Nicaragua’s President Daniel Ortega during one of his rallies. Photo Credit: Confidencial (a Nicaraguan newspaper founded by the FSLN’s former newspaper director)
The Sandinista National Liberation Front or El Frente Sandinista de Liberación Nacional (FSLN) is a political and social movement, founded in 1962 by Carlos Fonseca. In 1979, FSLN efforts overthrew former President Anastasio Somoza, ending his 46-year-old dictatorship. The FSLN military action, partly inspired by the Cuban Revolution, held the conviction that the Communist Party of Nicaragua’s approach to “papelitos y reunioncitas“ (scraps of paper and little meetings) to challenge Somoza would bear no result. The Sandinistas would then rule Nicaragua from 1979 to 1990, then again in 2007 with the re-election of Daniel Ortega, who had previously served as Nicaragua’s President from 1985 to 1990.
Though the 1979 revolution was successful, the FSLN would inherit a failing economy, a debt estimated at 1.6 billion USD, leaving 50,000 Nicaraguans dead, 120,000 exiles, and 600,000 unhoused. However, the mission to revive the economic sector through foreign debt negotiation and soliciting financial aid through new channels yielded attractive levels of aid and debt restructuring terms. Furthermore, the Agrarian Reform Law played a role in boosting the country’s economic performance. The government gradually allocated insufficiently exploited land, making state companies and cooperative farms the primary beneficiaries.
From 1979 to 1980, President Carter maintained a conservative diplomatic approach to dealing with Nicaragua. However, the United States’ posture towards Nicaragua changed under Reagan. As Reagan took office in January 1981, he suspended all aid to Nicaragua and began funding the rebellious Contras against the FSLN as part of his anti-communist agenda. In the Iran-Contra Affair political scandal, officials secretly facilitated the sale of arms to the Khomeini government of the Islamic Republic of Iran, the subject of a U.S. arms embargo, to use the arms sale proceeds to fund the Contras. Furthermore, the C.I.A. armed, clothed, fed, and supervised the Contras. The C.I.A. taught the Contras the “Assassination Manual” to commit, classify, and justify murder, with detailed assassination methods through accidents, drugs, and edged weapons. However, U.S. meddling proved futile. The FSLN emerged dented but victorious, subverting U.S. intrusions by cementing its legitimacy as a democracy in Latin America.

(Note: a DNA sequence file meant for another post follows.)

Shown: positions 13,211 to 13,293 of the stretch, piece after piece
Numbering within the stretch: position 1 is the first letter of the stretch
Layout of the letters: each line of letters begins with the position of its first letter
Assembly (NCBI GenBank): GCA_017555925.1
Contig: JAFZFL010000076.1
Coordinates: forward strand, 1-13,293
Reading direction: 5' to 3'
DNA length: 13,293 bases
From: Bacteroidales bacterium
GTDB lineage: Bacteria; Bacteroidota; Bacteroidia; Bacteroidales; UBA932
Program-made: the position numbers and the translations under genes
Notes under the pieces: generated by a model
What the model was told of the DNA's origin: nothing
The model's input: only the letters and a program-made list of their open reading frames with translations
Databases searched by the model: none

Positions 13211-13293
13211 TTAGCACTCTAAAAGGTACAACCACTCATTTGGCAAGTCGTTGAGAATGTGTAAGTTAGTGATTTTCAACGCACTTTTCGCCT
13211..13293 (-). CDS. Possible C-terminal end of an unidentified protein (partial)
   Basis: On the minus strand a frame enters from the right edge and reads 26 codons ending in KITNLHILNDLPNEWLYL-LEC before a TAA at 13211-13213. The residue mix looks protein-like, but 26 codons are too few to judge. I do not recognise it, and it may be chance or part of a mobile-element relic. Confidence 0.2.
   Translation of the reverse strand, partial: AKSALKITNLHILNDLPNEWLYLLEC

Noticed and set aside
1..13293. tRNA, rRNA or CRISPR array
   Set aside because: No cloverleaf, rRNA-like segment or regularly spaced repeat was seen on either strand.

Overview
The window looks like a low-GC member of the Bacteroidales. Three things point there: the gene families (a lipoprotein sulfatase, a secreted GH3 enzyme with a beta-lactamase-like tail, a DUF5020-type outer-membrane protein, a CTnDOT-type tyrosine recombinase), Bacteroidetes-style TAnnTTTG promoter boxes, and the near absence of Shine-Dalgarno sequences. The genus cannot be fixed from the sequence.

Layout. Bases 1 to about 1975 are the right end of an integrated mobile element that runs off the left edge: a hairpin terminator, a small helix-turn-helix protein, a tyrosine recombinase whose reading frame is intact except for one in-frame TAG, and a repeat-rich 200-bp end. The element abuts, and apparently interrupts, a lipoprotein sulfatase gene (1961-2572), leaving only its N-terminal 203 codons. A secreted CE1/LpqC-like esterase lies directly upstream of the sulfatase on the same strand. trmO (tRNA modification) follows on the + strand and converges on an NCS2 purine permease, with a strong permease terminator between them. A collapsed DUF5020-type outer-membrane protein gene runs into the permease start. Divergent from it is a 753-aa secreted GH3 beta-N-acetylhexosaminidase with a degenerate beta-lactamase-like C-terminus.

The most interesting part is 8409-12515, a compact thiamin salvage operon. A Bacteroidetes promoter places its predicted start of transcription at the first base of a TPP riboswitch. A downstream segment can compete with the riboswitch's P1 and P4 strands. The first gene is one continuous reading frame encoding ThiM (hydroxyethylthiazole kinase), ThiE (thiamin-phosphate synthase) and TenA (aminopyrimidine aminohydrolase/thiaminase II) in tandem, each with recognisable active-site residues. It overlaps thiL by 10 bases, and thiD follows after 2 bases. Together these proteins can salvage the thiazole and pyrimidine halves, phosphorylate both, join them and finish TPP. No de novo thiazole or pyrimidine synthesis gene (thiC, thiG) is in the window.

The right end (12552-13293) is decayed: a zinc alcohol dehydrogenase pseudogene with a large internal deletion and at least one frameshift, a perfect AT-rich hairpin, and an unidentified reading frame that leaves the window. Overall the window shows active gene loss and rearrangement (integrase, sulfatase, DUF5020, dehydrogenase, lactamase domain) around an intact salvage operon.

Ortega’s ascension into power in 1985 legitimized Sandinistas’ resolve, as the movement had won against the hegemon that failed at implementing a sponsored dictatorship and C.I.A-led aggressive meddling. Sandinistas had ceased to believe they could trust the United States, thus paving the way for Ortega’s rule. However, Ortega’s rule morphed from an initially honorable mission of helping the people into a dictatorship, no better than the one he helped dismantle some 42 years ago. Ortega seems to understand the opposition’s growing pressure for him to step down as simply an extension of the nightmares the FSLN endured during the Reagan Administration.
Ortega’s skepticism has become a paranoia, and his delusional perspective of the political landscape means that every opposition member is out to get him and his legacy. Ortega acted on his paranoia during the November 7, 2021, elections. Ortega secured a fourth term as President of Nicaragua through mass arrests of dissenting presidential candidates, assassinations, and imprisonment without trial. The result has been long coming, with the FSLN controlling the legislature, the judiciary, and much of the media. U.S. President Joe Biden called the election a sham, but how do we proceed from here? We tend to assimilate matters in light of future positive change, fundamentally as an ethical duty to uphold right over wrong. We are also prone to envisage idealistic environments from an optimistic perspective. However, Nicaragua does not seem to be destined to this fate. With the international community rattled in differences over commitments on climate change action and unbinding agreements, the U.S.’ historical flops in Latin America and its current lack of interest in the region, and the almost inexistent domestic opposition, Nicaragüenses should brace themselves for a long and dark journey with Ortega behind the wheel.
 Matilde, Zimmermann “Sandinista: Carlos Fonseca and the Nicaraguan Revolution”, Chapter 4, page 9. Duke University Press 2000.
 Yubelka, Mendoza and Natalie, Kitroeff. “Nicaragua Descends Into Autocratic Rule as Ortega Crushes Dissent”. The New York Times. Nov. 7th, 2021.
 “Nicaragua: A Case Study”, Federal Research Division, Library of Congress, ed. Tim Merrill, page 39
 Michel, Merlet “Nicaragua: Fragility and limits of agrarian reforms”, November 2002.
 A Study of Assassination Transcription (https://nsarchive2.gwu.edu/NSAEBB/NSAEBB4/ciaguat2.html).
 “Nicaragua: Announcement of Ortega’s re-election augurs a terrible new cycle for human rights”, Amnesty International, November 8th, 2021.